Your Savings Rate Matters
It is vital to understand your financial metrics – your net worth, savings rate, withdrawal rate, tax rate, and more given your financial situation. In this article, we will look at the importance of your savings rate and how it impacts reaching your financial goals.
Your savings rate is the percentage of personal income saved based on your total gross personal income received during a period of time.
Savings Rate Explained
A negative rate means you spend more than your income. So, if your income is $5,000 this month and you save $1,000 your personal savings rate equals 20 percent. For those in the accumulation phase, we like to see a 15-20% savings rate toward retirement. Your overall savings rate may be more than 20% when you include all other savings goals and debt payoff.
So why the 15-20% savings rate?
The math behind reaching financial independence is fairly simple. By making a few basic assumptions in this case a 5 percent real investment return and 4 percent real withdrawal rate you come up with the chart to the right.
THE CHART EXPLAINED
If you make $100,000 per year and save 50% then you only need your investments to provide $50,000 per year in income and you can reach that point after about 16 years. If you save 10% then you need your investments to provide $90,000 of income which would require 50 years of savings. For a person that starts working around the age of 18 to 22, saving 15-20 percent each year will help you reach financial independence in 36 to 42 years or between 55 and 65 years old.
When you are young, It is so important to cultivate the saving habit from day one. Saving consistently each year, and choosing not to “touch” that money until retirement is key. As your savings build, working with a financial planner to help you understand all the other items you need to consider will help keep you on track for retirement.
It is important to note that the chart and example above oversimplify retirement planning as it excludes pensions, Social Security, tax planning, long-term care planning along with many other factors that we help our clients consider when planning for retirement or other saving goals. The main message this chart conveys is that it is important to save consistently and to start early. It also demonstrates how living below your means and on a smaller part of your income helps you save more and reach future goals quicker. Beyond reaching financial goals, saving money as part of your lifestyle has other significant benefits.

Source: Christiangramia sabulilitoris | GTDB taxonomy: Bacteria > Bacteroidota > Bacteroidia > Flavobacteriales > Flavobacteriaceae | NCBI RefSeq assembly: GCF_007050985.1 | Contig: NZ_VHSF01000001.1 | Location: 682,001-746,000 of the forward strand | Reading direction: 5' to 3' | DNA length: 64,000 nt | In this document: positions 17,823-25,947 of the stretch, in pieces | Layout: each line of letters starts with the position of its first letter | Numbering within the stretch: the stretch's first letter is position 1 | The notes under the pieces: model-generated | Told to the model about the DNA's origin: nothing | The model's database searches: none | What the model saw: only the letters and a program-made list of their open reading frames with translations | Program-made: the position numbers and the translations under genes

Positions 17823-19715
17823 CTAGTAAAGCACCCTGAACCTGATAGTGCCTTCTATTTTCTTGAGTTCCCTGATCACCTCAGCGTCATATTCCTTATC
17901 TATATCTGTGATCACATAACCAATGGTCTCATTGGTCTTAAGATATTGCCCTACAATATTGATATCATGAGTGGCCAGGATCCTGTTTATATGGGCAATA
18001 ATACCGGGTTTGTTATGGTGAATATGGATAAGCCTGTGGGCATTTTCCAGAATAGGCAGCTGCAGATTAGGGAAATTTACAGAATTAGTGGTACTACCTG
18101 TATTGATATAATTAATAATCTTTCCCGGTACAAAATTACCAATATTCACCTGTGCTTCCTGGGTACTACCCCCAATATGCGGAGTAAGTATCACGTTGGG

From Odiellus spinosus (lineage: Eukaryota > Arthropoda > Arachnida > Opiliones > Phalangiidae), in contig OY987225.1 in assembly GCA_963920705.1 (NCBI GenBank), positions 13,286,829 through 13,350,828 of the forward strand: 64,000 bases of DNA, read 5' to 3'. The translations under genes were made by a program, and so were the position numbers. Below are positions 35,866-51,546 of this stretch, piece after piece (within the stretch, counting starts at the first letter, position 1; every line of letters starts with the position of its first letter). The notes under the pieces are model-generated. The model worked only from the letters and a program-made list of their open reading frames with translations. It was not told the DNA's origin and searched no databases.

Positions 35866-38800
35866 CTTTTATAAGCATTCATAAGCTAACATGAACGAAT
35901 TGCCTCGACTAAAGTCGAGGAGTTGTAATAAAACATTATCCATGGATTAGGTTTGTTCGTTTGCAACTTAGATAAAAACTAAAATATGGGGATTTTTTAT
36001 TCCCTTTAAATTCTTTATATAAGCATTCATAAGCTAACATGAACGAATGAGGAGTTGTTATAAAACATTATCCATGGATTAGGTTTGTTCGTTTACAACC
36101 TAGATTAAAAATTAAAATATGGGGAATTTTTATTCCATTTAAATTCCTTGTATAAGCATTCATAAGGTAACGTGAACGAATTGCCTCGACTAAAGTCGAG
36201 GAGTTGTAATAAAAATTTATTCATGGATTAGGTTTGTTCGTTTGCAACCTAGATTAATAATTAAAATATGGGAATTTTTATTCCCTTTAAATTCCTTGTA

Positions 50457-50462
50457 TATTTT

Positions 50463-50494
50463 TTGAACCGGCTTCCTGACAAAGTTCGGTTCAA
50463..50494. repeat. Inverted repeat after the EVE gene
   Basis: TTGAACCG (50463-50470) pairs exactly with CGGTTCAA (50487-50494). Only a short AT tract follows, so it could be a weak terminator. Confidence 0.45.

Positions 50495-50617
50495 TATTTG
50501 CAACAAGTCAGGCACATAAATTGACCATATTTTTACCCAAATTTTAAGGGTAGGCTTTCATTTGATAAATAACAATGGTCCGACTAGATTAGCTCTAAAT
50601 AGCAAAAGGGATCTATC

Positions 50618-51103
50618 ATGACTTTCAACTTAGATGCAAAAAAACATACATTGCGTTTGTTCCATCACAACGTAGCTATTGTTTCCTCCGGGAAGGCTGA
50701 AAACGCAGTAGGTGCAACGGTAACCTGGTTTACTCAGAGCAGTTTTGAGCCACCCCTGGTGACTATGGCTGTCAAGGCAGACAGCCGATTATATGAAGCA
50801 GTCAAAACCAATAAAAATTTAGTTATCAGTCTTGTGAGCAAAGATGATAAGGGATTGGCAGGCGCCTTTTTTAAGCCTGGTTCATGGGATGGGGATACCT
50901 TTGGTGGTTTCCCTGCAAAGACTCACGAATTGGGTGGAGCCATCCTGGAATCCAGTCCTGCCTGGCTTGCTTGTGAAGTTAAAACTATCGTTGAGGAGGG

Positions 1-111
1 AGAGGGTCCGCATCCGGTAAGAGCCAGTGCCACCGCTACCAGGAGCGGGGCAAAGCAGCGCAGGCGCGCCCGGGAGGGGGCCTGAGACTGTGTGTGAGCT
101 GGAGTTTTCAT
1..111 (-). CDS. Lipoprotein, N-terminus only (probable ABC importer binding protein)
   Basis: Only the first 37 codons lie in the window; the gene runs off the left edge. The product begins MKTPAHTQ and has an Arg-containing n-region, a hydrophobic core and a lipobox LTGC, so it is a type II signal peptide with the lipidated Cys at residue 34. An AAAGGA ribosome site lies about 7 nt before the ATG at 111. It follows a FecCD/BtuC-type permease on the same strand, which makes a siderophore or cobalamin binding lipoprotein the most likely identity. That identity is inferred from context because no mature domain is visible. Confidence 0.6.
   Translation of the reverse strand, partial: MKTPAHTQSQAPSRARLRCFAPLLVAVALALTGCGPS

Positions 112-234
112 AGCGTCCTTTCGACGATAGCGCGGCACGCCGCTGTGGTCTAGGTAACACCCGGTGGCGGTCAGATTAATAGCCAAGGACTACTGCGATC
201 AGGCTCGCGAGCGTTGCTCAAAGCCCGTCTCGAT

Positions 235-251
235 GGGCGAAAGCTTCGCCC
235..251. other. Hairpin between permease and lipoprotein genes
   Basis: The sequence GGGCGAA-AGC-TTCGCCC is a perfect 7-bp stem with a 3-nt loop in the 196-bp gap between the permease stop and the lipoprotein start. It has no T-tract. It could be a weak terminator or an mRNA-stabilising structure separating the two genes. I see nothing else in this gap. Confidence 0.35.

Other Benefits to Saving
Psychologists have studied the impact of individual’s financial habits on their overall health and wellbeing for many years. They have found that practicing good financial habits such as having a healthy saving rate will help you experience lower levels of stress.
It is also not surprising that studies have found a link between saving habits and the health of children or our future generations. A recent study by UCLA researchers found that children in households with less than three months of savings had a substantially higher risk of obesity and chronic illness and worse overall health than households with more money set aside. Given that children learn the majority of their financial habits from family and friends, it is especially important that we take the time to monitor our own saving habits which will help us teach future generations the habits which will lead to a healthy lifestyle.
Savings rates are something we really enjoy helping clients evaluate and understand. The discussions we have with clients provides an overall peace of mind, promotes living a healthy lifestyle, and ensures they pass on positive habits to future generations. This season is a great time to evaluate your savings rate as you may be surprised at what you find. A few small changes can make a big difference over time, not just for your financial picture, but also for the health of all members in your family.
Are you interested in learning more? Please call us at (706) 364-4281. One of our experienced advisors would be happy to discuss with you.